Computational biology is a rapidly expanding and cutting edge field that seeks to apply computer science, statistics and applied mathematics to biological problems. This can take the form of data analysis (bioinformatics), molecular modeling (genomics, proteomics, molecular visualisation), and prediction and simulation (molecular dynamics, gene prediction, protein structure prediction). It's a vague field and it provides an interdisciplinary approach to solving questions and problems in the biological sciences. Below is just a sampling of the kinds of problems and approaches in computational biology.
1) Bioinformatics. Statistics, probability and applied mathematics have been used to a huge degree in molecula biology and proteomics. One of the most famous examples was the human genome project, which took advantage of great computer processing power to sequence the human genome. Sequence alignments allow scientists to compare DNA, RNA and protein sequences to find homology and predict the presences of motifs, genes, structures and even build phylogeny trees that model evolutionary trends.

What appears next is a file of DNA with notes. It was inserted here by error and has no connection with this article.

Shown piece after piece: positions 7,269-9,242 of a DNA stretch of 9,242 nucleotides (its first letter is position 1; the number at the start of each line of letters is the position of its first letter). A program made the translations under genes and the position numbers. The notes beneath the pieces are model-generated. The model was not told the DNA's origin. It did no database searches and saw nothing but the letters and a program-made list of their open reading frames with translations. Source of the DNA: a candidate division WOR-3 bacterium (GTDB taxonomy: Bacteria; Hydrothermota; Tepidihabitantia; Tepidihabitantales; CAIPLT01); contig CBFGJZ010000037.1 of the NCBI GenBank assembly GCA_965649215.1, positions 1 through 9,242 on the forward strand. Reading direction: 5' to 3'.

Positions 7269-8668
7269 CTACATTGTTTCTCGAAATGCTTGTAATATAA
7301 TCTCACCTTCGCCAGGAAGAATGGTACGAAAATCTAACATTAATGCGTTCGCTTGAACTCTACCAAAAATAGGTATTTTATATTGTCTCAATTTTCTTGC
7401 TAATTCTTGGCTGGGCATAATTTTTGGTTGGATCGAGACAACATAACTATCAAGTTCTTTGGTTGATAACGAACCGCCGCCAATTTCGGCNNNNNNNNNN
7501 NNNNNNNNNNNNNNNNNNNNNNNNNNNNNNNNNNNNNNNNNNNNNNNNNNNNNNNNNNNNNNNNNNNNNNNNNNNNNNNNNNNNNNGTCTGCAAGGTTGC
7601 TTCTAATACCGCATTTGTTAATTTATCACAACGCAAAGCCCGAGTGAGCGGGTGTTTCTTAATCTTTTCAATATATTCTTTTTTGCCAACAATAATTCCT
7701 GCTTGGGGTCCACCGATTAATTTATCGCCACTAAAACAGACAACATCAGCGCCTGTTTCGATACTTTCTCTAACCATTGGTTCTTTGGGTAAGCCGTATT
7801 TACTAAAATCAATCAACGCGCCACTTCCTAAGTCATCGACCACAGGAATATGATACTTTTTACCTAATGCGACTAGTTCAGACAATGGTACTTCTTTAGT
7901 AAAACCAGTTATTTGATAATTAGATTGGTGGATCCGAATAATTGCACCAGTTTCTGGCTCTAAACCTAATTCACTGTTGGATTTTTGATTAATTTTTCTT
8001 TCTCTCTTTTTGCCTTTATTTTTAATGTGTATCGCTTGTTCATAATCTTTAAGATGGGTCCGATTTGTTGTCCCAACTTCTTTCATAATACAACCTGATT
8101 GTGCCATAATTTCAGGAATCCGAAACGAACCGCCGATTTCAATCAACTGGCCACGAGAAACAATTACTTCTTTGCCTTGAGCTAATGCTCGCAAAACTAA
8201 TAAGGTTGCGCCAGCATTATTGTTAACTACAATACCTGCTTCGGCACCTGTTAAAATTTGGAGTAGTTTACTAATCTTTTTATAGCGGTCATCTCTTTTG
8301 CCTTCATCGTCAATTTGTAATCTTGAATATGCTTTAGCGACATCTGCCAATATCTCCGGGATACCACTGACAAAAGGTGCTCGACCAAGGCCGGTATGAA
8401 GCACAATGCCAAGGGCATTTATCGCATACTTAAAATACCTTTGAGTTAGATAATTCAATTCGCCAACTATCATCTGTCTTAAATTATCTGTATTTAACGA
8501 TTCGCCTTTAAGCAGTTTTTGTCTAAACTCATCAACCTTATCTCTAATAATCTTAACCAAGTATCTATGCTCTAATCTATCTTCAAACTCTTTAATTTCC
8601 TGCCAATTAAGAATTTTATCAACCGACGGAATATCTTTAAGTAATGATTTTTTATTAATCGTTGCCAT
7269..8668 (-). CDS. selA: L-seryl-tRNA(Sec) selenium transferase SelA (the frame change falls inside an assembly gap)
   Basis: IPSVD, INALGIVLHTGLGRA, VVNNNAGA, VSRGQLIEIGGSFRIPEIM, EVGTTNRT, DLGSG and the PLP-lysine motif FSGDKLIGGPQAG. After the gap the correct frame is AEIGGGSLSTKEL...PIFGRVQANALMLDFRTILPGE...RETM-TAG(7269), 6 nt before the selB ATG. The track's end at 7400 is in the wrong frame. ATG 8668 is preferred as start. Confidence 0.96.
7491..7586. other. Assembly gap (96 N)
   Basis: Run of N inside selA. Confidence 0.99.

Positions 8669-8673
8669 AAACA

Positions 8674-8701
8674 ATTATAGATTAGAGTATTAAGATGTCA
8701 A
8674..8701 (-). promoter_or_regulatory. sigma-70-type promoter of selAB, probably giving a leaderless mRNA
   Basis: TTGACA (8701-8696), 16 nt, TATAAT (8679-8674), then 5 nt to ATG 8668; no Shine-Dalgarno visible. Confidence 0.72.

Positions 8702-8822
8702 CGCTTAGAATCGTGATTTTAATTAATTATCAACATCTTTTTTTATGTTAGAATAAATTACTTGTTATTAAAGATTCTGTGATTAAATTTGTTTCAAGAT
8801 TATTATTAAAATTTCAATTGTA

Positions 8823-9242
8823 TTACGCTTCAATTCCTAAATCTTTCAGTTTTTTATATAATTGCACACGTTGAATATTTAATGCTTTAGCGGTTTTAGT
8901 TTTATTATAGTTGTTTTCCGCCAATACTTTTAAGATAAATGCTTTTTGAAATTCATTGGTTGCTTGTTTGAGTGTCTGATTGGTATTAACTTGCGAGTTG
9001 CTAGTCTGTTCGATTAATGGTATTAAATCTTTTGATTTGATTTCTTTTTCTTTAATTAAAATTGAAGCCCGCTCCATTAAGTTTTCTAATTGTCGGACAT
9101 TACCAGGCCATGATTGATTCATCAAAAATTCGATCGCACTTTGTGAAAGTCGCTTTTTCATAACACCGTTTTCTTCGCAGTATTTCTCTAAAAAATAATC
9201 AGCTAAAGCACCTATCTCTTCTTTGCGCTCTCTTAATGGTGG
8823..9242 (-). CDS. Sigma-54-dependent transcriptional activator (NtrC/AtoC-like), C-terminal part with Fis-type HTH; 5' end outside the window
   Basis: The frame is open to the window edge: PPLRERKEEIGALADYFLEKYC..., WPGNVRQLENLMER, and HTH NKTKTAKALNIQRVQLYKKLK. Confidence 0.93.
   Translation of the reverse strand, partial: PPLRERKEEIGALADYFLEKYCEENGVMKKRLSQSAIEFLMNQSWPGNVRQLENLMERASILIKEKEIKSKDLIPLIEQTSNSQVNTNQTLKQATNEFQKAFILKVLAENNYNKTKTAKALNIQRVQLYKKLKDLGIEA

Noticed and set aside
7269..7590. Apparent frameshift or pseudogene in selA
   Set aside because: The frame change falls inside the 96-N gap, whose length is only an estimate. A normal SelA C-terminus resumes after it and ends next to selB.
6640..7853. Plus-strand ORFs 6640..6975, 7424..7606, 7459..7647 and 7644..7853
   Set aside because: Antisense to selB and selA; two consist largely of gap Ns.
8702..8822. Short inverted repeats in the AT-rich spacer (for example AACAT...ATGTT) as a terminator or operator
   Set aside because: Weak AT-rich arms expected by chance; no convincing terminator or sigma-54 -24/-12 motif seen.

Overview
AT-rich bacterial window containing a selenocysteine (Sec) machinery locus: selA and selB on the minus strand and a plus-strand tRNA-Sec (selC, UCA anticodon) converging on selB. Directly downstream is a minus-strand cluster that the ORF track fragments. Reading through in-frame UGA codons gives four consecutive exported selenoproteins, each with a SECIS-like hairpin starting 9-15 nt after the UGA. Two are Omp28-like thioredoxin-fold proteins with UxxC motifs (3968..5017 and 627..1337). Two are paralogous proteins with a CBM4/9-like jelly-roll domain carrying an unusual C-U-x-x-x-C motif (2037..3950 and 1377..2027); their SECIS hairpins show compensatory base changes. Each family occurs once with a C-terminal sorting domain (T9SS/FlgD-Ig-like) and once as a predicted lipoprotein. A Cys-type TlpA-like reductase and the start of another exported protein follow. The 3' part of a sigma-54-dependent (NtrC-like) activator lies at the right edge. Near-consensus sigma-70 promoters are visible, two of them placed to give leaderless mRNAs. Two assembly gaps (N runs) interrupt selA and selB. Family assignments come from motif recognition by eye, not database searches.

2) Biophysics. The realms of biochemistry, biophysics and structural biology have seen huge gains thanks to computational techniques. Molecular dynamics is the use of Newtonian physics to simulate the movement and interactions of molecules. This allows scientists with just a crystal structure of their molecule to try to gather some information on some of the physical properties of the molecule.
3) Modeling and Visualization. One of the most important aspects of scientific research is the ability to related information to others. Being able to visualize systems or model molecules is rapidly growing field. Many times, this visualization work is related to similar fields that are trying to predict the structure of RNA or protein molecules.
4) Systems biology. Computational biology and statistical analysis are being use more every year to create system models to show the flux of important molecules in a biological system. Metabolomics and proteomics researchers use these techniques to estimate how the body or more specific organ systems take raw materials and produce important system intermediates.
While this was just a sampling of the world of computational biology, it is easy to see how large the field is. It encompasses many interdisciplinary fields and uses many techniques to solve biological problems.